The Rochester area may be the base for most firms on this year’s Rochester Top 100 list, but the world is the market for others.
Some who do business globally have done so since their company’s inception, while others entered the worldwide market as a way to grow their business.
John DeLuca, international sales manager for Liberty Pumps Inc., said the Bergen, Genesee County, company had thought about going global for several years before it took the leap but held off for two chief reasons.
The first was that company leaders did not believe they had the critical mass that warranted the decision. The second reason was the lack of expertise the firm had with customers from around the globe.
Liberty Pumps excelled at the North American pump business but was unfamiliar with efforts outside of that, DeLuca explained. Liberty Pumps manufactures sump, sewage and effluent pumps for the professional trade market.
The firm ranked 36th on the most recent Rochester Business Journal list of manufacturers.
Five years ago, however, they were ready to make the switch, with DeLuca and his background in global medical device sales on board.
The transition has paid off.
Including sales to Canadian customers, international business now makes up some 23 percent of Liberty Pump’s annual sales, he said. The firm ships to more than 30 countries.
“There’s been remarkable growth here,” DeLuca said.
The company has distributors in Europe and China and has been increasing business in South America, too. DeLuca said Liberty Pumps could add sales and service locations outside the country at some point and one day see a joint venture with an international firm.
The company relied on support from state and federal agencies, including support from the Empire State Development Corp. and the Department of Commerce, to grow its international business, he said.
DeLuca expects international business to continue to grow, predicting the North American market eventually will plateau and increase the need for global customers.
In addition to growing the company’s revenue stream, doing business globally is helping the company technologically because it gives the engineers exposure to markets in other countries and lets them bring those practices to Liberty Pumps, DeLuca explained.
“They are learning more technology and applications by seeing how things are done around the world,” he said.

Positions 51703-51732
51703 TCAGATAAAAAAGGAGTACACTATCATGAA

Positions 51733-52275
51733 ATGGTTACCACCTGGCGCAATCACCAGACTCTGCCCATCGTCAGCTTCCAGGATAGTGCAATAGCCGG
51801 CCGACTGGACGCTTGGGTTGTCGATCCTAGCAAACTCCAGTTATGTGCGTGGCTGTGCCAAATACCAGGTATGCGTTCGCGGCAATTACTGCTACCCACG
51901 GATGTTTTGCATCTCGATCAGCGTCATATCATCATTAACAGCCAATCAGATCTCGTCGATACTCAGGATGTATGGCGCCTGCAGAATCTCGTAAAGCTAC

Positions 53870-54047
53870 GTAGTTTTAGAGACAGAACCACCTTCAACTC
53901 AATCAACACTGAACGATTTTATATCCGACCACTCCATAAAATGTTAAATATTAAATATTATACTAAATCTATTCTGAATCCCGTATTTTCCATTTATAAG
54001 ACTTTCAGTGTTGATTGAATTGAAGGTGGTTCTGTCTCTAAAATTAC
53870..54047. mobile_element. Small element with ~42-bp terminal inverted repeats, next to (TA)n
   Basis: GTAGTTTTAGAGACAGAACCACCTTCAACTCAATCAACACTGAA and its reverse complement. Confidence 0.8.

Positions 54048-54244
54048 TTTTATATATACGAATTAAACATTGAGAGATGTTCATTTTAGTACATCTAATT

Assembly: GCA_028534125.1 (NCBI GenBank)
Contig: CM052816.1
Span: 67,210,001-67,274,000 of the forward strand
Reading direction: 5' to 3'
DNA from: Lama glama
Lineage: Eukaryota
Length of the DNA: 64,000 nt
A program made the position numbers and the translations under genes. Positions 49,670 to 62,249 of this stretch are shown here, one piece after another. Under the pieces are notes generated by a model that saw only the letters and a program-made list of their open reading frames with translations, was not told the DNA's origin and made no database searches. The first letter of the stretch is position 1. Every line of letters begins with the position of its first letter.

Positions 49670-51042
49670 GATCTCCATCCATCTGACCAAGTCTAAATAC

Fritz Ruebeck, president of Classic Automation LLC, said 50 percent of his firm’s business comes from international orders.
He was selling globally from the start.
“It’s the nature of our business,” Ruebeck said. “We need that global reach.”
Classic Automation provides parts, products and services to users of installed control systems and drives.
Ruebeck, a former vice president of global service for control system parts at ABB Ltd., started the firm in 2003 at his Webster home. Classic Automation was selling to large, international firms immediately.
Today, the company sells to customers in 80 countries.
The Rochester-area market alone would not provide a large enough customer base for Classic Automation, Ruebeck explained. For example, the company can have thousands of used circuit boards on hand, more than a local customer base could use.
In 2013, the company moved into 41,000 square feet of space on Salt Road in Webster from a smaller location in the city. All 36 employees work at the one site.
And while the Rochester area constitutes only a small part of Classic Automation’s business, Ruebeck said the skilled workforce is a big reason to locate here.
“There’s a strong knowledge base here,” Ruebeck said.
Michael Nuccitelli, president and CEO of Perinton-based Parlec Inc., said his firm has had an operation in China since 2002. Parlec employs 30 workers there, and the site contributes roughly 30 percent of the company’s revenues.
Parlec manufactures proprietary tool and tool-measuring products. Its products are used in computerized manufacturing equipment that cuts metal. Products include boring tools, tool holders and presetters used in various industries, including aerospace.
Parlec ranked 42nd on the most recent Rochester Business Journal list of manufacturers.
Nuccitelli—a 2015 inductee into the Rochester Business Hall of Fame along with his business partner, Ronald Ricotta, CEO of Century Mold Co. Inc.—said Parlec is looking to expand further in 2016 with a site in India. As they were with China, Nuccitelli said Parlec was drawn to India because of market opportunities.
But while Parlec has customers in Europe and South Korea, the majority of its business comes from customers in North America and China.
Nuccitelli said some barriers, including language and business regulations that can vary by country, have caused Parlec to focus on targeted geographic locations rather than broader, global growth.
Parlec is also focused on manufacturing locally, even as it eyes global expansion. The decision allows the firm to control high-technology product development at its home base, he said.
The company does have a plan in place to increase its global presence over the next three to five years, he said, but plans do not include immediate widespread geographic expansion.
“We like to do one thing at a time and do it well, rather than do a little bit in a lot of places,” Nuccitelli said. “We want to develop our team and work to get a solid market position.”
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